School is fraught with all kinds of issues. Standardized tests to pass, social and behavioral issues to navigate. Bullying. And clothes. Don’t forget the clothes.
Apparently clothes are a big danger to our children. Specifically our boys. Well, not just clothes. But the girls who wear them. Their bodies and the clothes that they put on them are a distraction to our boys.
This is what the dress codes in many schools imply. It’s also what is frequently cited as justification for singling out girls in violation of dress codes.
As the new school year begins, social media is once again flooded with pictures of girls who were sent home or forced to change clothes. In one notable incident, a girl was instructed to put a scarf on to cover her collarbone. Yes. Because now collarbones are provocative too. The Principal’s statement in regards to this incident?
“Certain outfits that [female students] wore created this situation where guys would make inappropriate statements, and there was a distraction to the learning environment based on what some of the folks were wearing at school.“
This man who -is paid to lead and teach young people- just blamed the girls at his school for the inappropriate behavior of some “guys.” Let that sink in for a minute.
Last year we had the younger generation schooling administrators on the sexism in the school dress code policies. There were the yoga pant clad students carrying signs to school that read “Are My Pants Lowering Your Test Scores?” There were the middle schoolers in New Jersey who got #IAmMoreThanADistraction trending.
What these girls were pointing out with their civil disobedience was a glaring issue facing school aged girls all over our country.
Dress codes sexualize young girls.
The bulk of school dress codes are aimed at girls. No tank tops or spaghetti straps. No exposed shoulders. No cleavage. No tight fighting yoga pants or leggings.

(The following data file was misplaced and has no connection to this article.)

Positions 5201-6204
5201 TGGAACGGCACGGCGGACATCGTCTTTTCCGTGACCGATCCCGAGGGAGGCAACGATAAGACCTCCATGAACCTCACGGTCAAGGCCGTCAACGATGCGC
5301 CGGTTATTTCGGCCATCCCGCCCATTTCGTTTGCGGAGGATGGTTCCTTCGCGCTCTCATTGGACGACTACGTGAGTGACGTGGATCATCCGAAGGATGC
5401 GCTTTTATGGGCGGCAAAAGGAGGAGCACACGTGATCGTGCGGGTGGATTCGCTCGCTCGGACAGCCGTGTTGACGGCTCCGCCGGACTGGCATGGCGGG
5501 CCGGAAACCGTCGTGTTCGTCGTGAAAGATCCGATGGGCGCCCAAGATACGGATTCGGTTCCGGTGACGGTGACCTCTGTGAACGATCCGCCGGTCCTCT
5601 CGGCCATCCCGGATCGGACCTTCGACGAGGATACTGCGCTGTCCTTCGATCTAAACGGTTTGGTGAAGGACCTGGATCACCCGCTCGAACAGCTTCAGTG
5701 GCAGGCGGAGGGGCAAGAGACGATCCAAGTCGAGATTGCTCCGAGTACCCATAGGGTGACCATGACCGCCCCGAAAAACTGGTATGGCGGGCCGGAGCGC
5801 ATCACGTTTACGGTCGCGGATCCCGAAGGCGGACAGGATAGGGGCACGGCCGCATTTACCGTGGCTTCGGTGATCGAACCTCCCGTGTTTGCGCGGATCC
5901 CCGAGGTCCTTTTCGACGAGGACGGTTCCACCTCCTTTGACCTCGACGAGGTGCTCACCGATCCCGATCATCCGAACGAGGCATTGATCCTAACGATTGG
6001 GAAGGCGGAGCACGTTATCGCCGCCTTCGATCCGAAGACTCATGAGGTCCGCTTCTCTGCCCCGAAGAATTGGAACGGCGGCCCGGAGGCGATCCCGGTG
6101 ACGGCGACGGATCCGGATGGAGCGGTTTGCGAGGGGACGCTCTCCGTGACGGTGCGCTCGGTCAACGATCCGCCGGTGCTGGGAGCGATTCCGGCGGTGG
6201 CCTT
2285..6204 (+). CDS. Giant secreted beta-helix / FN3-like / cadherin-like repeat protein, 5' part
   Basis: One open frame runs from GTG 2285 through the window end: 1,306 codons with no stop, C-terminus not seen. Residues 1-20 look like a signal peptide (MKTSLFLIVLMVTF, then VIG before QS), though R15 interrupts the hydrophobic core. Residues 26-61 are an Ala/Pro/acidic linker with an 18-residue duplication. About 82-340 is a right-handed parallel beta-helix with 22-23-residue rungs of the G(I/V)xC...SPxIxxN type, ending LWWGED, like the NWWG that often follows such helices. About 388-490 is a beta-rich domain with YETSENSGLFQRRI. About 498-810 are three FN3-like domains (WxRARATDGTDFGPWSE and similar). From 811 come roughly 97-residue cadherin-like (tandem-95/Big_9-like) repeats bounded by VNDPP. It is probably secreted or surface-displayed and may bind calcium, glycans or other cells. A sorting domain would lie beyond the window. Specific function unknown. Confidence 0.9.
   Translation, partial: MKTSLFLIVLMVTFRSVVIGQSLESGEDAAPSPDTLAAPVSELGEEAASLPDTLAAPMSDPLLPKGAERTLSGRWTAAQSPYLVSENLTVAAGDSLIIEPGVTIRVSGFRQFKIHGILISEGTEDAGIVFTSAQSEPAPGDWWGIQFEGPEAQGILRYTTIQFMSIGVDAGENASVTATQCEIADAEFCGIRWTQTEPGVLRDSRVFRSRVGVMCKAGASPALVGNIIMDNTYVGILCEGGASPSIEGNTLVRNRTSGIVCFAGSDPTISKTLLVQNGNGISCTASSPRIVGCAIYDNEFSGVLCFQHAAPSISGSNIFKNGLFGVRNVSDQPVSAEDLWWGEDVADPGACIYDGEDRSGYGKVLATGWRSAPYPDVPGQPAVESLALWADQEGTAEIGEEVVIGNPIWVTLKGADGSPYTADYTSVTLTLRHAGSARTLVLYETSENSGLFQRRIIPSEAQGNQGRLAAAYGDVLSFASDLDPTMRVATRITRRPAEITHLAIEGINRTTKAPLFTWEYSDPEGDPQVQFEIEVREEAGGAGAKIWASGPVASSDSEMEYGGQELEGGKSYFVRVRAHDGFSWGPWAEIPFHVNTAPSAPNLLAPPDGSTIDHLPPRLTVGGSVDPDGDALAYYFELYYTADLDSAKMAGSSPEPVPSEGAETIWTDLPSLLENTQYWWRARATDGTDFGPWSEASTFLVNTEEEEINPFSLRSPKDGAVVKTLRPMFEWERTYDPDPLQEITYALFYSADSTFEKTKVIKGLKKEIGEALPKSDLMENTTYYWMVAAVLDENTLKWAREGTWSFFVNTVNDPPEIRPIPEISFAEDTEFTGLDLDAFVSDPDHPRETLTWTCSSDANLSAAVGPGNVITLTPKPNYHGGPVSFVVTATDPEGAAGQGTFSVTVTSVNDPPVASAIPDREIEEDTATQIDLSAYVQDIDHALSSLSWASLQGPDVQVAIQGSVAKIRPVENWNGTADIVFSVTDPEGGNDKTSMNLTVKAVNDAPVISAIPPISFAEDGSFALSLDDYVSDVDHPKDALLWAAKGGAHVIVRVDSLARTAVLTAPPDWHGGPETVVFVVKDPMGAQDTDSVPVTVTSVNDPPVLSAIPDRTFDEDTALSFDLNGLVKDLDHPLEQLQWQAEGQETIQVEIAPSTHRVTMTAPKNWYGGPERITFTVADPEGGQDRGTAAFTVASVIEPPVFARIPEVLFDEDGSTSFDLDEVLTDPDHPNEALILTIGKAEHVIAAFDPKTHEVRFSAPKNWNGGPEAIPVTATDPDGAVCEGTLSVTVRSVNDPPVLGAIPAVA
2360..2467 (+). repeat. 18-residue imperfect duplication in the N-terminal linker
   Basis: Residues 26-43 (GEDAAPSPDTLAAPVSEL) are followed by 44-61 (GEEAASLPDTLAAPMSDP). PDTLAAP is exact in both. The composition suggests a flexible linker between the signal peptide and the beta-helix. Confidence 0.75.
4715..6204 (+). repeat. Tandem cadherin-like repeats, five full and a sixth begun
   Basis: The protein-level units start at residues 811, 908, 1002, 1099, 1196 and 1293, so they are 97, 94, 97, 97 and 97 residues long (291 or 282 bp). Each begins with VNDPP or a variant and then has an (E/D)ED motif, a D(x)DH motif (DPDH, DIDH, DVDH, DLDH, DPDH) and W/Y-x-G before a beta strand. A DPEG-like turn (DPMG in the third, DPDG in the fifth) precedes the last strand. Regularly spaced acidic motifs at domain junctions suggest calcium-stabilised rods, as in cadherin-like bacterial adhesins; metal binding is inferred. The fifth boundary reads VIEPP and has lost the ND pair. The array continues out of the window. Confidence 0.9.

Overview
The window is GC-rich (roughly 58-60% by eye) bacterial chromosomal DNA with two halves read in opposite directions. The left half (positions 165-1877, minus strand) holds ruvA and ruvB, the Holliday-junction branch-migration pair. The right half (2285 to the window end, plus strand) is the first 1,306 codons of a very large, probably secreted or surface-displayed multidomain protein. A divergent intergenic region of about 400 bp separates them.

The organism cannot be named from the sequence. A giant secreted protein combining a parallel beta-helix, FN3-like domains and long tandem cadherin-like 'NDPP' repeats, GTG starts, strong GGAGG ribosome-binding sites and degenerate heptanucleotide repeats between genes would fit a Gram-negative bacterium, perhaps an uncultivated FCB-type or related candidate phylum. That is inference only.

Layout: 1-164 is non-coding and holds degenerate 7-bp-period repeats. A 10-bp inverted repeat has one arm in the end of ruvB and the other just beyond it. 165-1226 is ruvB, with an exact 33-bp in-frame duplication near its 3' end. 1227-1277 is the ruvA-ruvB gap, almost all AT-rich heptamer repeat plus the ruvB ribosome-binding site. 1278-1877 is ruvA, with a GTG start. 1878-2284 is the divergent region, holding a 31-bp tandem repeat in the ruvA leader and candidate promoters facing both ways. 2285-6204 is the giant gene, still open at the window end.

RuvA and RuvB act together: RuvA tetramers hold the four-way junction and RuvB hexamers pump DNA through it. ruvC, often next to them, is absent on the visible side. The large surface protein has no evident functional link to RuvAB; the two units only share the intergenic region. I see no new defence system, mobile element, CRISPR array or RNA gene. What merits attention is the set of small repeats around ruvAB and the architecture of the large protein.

Girls are being singled out at school. They are made to line up and pass “fingertip tests” when wearing shorts and skirts. We’ve seen a School Superintendent refer to girls dressed immodestly as skanks. My own daughter was forced to wear a cardigan from the school Lost and Found because she was wearing a sundress. In the 1st Grade. This is a problem.
All of this sends a clear message to our young girls. They are being told that walking around in their bodies is too much for boys to handle. They are being told that they will give boys impure thoughts. That they’re very existence, unless covered appropriately, is responsible for other student’s education and behavior.
These girls are being embarrassed.
It’s a story as old as time. Women and girls bear the burden of covering up. Women are walking temptations. Victorian times had women covering their ankles. Some religions require women to swim in full length dresses. Some tout the phrase “Modest is hottest.” The irony in that phrase is worthy of 1000 words unto itself.
But girls are fighting back. These young girls are reminding everyone that they are more than their bodies. That their bodies serve real practical functions, amazing feats, power and strength. Their bodies are more than objects to be ogled.
And let’s not forget. These are young girls. These are girls just trying to understand their growing bodies. These are girls going through puberty much sooner than previous generations. These are girls just trying to dress comfortably or maybe fashionably.